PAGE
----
Caravan, 11-13 Exmouth Market, London EC1

To call a new restaurant "Caravan" is to risk ambiguity. The word can suggest a camel journey, a romantic quest for Shangri-La, a drifting meander through exotic lands and undulating sand dunes, meeting strange women in transparent shawls and kohl-drenched eyes, their every movement dreamily soundtracked by the sexy wail of oud and zither. Sadly, it can equally suggest a dismal wet weekend in a rusting mobile home on Selsey Bill.

The Antipodean businessmen behind Caravan have been cautious. They've acquired the venerable but slightly dingy Al's Café Bar on the corner of trendy Exmouth Market, and transformed it, not into a shrine of haute-cuisine or a gastro-souk, but into a something-for-everyone eaterie, conceived on easy-going, Australian lines. Along with a restaurant, they're also a coffee-shop, selling artisan-roasted beans in the basement, and also a greasy-spoon café serving substantial breakfasts and brunches. And a bar where you can sip mojitos while gazing through the long, wall-length window at the elements cascading down outside.

WS Gilbert once said of metaphor, "When everything is something else, then nothing is anything." How true – and how applicable to a restaurant that tries to be several things at once. If you want to be a bar as well as a restaurant, keep the two functions well apart, as they do in the Baltic in Blackfriars. It you want to be a brunch-y, ketchup-on-the-table kinda place as well as a restaurant, put them on different floors, like at Luxe in Spitalfields. Here, everything happens in the one, carefully neutral room. The décor is unfussy: bare floor, tables on metals stalks, Bermondsey-market wood chairs, cotton banquettes, industrial stanchions holding up the roof. The only style statement is a quartet of upside-down stools containing bulbous water-dispensers. Were they from a genuine caravanserai in the Gobi desert?

The menu strives for simplicity too: it's an "all-day" affair, divided into Snacks, Small Plates and Big Plates, Sides and Puddings, the object being to mix'n'match, to graze, to chillax. Our charming New Zealand maitre d' explained that we shouldn't sweat about courses, just order what takes your fancy, yeah? His attitude seemed a touch libertarian (I wondered what the chef, Miles Kirby, formerly of The Providores in Marylebone, would make of punters ordering main courses after 10pm) but four of us set out with a will.

The fusion journey started in Japan, with an amuse-bouche of miso soup poured over smoked trout with ginger and lemon-grass. Delicious – my first-ever liquid amuse. Blue cheese and peanut Chinese wontons were overcooked but crunchy, and the strong cheese flavour made the plum sauce redundant. (Don't the Chinese find cheese disgusting?) Falafel was nicely moist, and tangily matched with apple and pepper relish, tahini and coriander. A soft-shelled crab in a light batter, on a bed of crispy celeriac, was brilliantly clean-tasting – "as if it has just walked out of the water," said the girls. My salt and Sichuan pepper squid was delicious, hot and zingy, though its accompanying rose-marie sauce was disappointing. Oddest dish of the evening was "Arabica oxtail" which promised a slug of Arabian coffee in an oxtail marinade. I couldn't detect much caffeine in the fibrous meat, but a distinct whiff of aniseed instead. The oxtail was fine, but I wasn't wild about the gloopy bath of polenta in which it stood.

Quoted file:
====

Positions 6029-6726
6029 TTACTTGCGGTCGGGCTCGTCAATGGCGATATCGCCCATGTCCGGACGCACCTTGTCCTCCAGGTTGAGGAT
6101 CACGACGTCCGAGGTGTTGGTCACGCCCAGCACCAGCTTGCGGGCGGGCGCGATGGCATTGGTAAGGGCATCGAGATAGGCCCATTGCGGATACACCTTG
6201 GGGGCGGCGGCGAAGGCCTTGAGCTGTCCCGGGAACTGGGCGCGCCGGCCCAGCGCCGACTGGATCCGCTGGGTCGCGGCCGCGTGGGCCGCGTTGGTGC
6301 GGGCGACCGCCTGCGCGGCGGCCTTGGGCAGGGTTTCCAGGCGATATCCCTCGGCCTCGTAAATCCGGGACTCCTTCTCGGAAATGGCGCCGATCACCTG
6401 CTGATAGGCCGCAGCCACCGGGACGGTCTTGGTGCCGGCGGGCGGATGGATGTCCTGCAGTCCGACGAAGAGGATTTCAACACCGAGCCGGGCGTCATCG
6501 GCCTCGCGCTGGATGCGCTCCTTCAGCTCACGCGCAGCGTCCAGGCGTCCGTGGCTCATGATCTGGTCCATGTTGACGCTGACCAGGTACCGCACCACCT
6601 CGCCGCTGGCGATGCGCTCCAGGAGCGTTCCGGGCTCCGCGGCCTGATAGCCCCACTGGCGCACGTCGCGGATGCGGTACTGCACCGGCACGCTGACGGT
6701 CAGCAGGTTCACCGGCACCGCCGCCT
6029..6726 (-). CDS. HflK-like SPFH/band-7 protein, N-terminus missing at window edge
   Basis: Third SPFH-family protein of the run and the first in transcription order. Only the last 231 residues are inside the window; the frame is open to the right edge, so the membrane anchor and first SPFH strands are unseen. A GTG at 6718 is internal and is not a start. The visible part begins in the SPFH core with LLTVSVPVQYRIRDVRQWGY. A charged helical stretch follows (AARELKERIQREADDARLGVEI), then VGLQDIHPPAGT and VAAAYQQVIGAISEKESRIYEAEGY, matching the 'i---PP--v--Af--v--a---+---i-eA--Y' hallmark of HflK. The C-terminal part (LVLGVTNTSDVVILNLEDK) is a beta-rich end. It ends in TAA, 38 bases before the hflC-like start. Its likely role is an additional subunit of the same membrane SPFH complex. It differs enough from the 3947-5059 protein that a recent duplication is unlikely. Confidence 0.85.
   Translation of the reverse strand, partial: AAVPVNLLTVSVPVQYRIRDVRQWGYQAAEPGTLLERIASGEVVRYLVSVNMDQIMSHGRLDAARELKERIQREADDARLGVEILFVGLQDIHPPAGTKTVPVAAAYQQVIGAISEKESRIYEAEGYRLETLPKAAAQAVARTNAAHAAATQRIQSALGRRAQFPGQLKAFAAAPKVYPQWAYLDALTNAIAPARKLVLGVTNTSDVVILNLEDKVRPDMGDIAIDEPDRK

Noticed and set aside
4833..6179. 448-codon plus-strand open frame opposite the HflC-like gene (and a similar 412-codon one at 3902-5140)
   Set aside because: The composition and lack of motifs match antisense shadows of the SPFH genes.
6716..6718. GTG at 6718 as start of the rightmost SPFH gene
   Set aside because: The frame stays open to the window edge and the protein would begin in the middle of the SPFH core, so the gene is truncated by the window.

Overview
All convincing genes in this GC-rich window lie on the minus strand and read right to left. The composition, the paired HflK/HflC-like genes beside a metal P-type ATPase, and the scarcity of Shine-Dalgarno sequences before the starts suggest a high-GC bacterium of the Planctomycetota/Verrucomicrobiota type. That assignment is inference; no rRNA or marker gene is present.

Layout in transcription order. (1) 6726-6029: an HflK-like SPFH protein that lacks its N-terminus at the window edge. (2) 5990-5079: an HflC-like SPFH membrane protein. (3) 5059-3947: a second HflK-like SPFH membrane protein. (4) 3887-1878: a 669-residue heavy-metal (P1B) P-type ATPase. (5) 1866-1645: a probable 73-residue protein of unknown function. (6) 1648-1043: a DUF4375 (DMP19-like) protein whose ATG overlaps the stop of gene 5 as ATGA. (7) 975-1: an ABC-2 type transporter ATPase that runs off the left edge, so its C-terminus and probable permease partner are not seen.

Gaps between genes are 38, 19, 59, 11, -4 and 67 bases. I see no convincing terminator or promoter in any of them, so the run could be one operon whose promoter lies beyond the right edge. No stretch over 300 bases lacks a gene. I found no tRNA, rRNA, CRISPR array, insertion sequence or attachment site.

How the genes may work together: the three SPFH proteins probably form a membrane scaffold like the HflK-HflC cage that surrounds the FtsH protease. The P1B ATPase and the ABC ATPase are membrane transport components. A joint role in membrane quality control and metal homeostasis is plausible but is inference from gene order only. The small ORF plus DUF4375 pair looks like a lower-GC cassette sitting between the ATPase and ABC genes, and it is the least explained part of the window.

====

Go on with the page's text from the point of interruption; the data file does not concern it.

Miso, wonton, falafel, tahini, polenta: the caravan had zig-zagged from the Silk Road to the Adriatic by the time we'd finished the Small Plates. Though suspicious of fusion cuisine, I was impressed by the subtlety with which each dish boldly yoked heterogeneous flavours together.

The Big Plates were less adventurous, but nicely constructed. A warm smoked duck, pear and walnut salad was a masterclass in complementary textures. Veal schnitzel came finely breadcrumbed and tender, yummily accessorised with gypsy potatoes, which are white and sweet potatoes with bacon, shallots and garlic, all flashed under a grill. Crispy trout with salted black bean leeks was well cooked but "not very astonishing. We'd have been better off with a selection of starters."

As we polished off the chocolate and espresso pudding – a well-achieved fondant, with a welcome crème fraîche sorbet – and a rather runny rose-water blancmange, my guests agreed: it's a good restaurant, the décor cool and minimalist, the waiters attentive (five stars for Tom, the architecture student, over whom the ladies sighed like forsaken concubines) and the food mostly delicious. But there's an air of confusion about the menu and some of the dishes: small plates that are bigger than tapas, big plates that aren't real main courses, way too much sweet potato... The journey we took from Samarkand to Vienna was fascinating – but sometimes it felt as if the caravan was losing its way.

Caravan, 11-13 Exmouth Market, London EC1 (020-7833 8115)

Food 3 stars
Ambience 2 stars
Service 3 stars

About £100 for two, with wine

Tipping policy: "Service charge is 12.5 per cent discretionary, of which 100 per cent goes to the staff. All tips go to the staff"

Side Orders: World party

Kota

Porthleven, Cornwall (01326 562407)

One of the UK's finest pan-Asians: mains include Asian duck breast and Hoisin duck spring roll with umeboshi plum sauce.

Modern Pantry

48 St John's Sq, London EC1 (020-7553 9210)

Sesame-crusted salmon, kombu and liquorice broth, tofu horseradish cream is typical of the Pacific-Rim cuisine at Anna Hansen's eatery.

Calistoga Central

70 Rose Street Lane North, Edinburgh (0131 225 1233)

This Californian-inspired restaurant has recently won a Scottish Restaurant Award; try the Thai coconut soup.

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